“They Repented of the Thing Which They Had Done”

K. Douglas Bassett

1 Ne. 7:20; 2 Cor. 7:9-10; refer in this text to Morm. 2:13; Alma 34:33; Alma 42:29

“Very frequently people think they have repented and are worthy of forgiveness when all they have done is to express sorrow or regret at the unfortunate happening, but their repentance is barely started. Until they have begun to make changes in their lives, transformation in their habits, and to add new thoughts to their minds, to be sorry is only a bare beginning.” (Teachings of Spencer W. Kimball, p. 87)
“In August 1899, the steamship City of Rome collided with an iceberg just off the coast of Newfoundland. There was panic aboard the vessel, and for a time passengers wondered whether they would have to take to the lifeboats. Among those passengers was one who professed belief in God and in the restored gospel but had actually not conformed to his belief. He would not participate in worship; he violated the Word of Wisdom and assumed generally a careless attitude toward things religious. Every morning from the time that boat left Glasgow harbor until the morning of the collision this gentleman had taken his coffee at breakfast. At the moment of the collision he was at the bar. Strange as it may seem, in the hour of imminent danger he was the first of his group to suggest that they retire for prayer and seek God’s protection. The vessel made no progress that night, a sleepless one for this particular passenger. Next morning he ordered neither tea nor coffee, and, seeing this, one of his companions said: ‘What’s the matter, Doctor? Aren’t you going to have your coffee this morning?’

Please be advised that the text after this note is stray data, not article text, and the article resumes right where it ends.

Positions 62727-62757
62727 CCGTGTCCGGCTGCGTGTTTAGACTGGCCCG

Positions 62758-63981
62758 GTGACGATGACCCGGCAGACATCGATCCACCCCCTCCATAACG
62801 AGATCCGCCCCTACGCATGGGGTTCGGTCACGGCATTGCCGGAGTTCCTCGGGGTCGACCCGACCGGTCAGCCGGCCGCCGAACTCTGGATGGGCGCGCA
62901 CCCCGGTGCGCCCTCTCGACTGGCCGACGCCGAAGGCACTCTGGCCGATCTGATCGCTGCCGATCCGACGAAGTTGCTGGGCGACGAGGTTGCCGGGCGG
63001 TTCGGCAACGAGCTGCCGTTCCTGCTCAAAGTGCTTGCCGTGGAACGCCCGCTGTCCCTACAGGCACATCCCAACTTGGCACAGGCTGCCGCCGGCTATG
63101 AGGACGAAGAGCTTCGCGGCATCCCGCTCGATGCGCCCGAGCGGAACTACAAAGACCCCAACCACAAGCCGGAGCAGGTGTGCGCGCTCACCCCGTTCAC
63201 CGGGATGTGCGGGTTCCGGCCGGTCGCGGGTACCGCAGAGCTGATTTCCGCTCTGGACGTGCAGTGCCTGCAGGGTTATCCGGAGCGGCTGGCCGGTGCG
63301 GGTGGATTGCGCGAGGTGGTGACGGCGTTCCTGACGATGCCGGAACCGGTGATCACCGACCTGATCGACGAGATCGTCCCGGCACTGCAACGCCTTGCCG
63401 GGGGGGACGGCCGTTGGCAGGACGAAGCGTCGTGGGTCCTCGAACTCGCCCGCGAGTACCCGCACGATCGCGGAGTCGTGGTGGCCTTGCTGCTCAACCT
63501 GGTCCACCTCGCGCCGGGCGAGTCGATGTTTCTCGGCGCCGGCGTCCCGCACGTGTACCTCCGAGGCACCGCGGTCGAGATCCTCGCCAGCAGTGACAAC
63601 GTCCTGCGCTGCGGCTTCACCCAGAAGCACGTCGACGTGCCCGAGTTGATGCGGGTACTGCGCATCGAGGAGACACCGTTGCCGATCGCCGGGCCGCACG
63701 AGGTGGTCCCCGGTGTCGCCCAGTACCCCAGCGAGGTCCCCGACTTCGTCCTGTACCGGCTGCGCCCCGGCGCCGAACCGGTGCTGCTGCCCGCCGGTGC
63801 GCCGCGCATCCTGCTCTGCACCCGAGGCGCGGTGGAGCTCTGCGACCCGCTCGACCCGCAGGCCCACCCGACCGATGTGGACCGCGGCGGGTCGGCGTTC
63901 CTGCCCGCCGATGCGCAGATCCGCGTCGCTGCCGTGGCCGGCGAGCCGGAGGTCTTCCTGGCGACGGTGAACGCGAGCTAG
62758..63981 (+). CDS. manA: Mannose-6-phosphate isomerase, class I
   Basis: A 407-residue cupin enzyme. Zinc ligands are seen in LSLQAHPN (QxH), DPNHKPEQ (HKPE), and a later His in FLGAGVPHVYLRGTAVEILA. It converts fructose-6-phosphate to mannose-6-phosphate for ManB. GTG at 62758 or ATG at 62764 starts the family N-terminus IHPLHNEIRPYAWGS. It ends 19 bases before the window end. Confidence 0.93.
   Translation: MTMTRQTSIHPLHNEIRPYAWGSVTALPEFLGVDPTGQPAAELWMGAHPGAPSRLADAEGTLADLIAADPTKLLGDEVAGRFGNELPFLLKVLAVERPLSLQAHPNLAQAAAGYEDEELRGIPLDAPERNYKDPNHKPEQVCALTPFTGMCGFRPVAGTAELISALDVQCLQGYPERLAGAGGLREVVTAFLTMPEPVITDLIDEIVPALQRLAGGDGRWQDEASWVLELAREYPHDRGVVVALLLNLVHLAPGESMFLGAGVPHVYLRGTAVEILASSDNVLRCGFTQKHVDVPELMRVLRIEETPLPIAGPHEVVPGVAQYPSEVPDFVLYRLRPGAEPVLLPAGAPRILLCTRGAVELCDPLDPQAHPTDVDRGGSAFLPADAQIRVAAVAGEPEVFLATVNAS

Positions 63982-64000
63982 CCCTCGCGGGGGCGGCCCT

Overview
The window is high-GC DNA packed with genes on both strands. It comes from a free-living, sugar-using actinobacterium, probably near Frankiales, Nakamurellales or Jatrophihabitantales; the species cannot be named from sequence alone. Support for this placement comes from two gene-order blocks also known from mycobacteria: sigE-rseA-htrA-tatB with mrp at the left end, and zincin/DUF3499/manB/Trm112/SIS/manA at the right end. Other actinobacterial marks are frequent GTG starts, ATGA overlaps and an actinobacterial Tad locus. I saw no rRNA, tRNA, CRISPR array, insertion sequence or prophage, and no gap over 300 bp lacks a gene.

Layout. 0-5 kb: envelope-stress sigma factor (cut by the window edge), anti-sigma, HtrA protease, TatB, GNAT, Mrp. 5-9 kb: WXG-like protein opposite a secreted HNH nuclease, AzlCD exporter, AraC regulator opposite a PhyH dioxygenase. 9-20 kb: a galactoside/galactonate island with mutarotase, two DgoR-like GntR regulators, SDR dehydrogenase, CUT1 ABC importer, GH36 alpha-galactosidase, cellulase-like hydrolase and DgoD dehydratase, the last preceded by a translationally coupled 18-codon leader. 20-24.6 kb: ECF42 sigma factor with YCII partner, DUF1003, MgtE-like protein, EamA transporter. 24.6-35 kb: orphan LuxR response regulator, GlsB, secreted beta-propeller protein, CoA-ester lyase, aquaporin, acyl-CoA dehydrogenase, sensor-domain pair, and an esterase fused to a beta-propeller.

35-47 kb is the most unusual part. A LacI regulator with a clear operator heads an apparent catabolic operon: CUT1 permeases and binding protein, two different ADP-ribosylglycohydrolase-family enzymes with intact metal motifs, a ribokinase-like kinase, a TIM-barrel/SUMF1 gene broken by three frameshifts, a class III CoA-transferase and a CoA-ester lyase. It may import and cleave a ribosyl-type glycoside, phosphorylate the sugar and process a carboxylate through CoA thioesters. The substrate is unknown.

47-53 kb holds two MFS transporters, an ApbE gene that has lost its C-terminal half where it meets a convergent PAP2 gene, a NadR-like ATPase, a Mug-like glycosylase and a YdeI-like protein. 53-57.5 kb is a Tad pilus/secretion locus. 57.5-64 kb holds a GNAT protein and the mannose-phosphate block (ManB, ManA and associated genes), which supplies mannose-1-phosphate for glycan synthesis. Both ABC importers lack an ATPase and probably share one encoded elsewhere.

‘No, sir,’ came the prompt reply. And then seemingly in all earnestness he added: ‘I am not going to taste another drop of tea or coffee until we get to New York!’
No self-denial, no outward act, no pretense can conceal from the Lord an insincere heart.” (David O. McKay, Gospel Ideals, p. 508)

Latter-Day Commentary on the Book of Mormon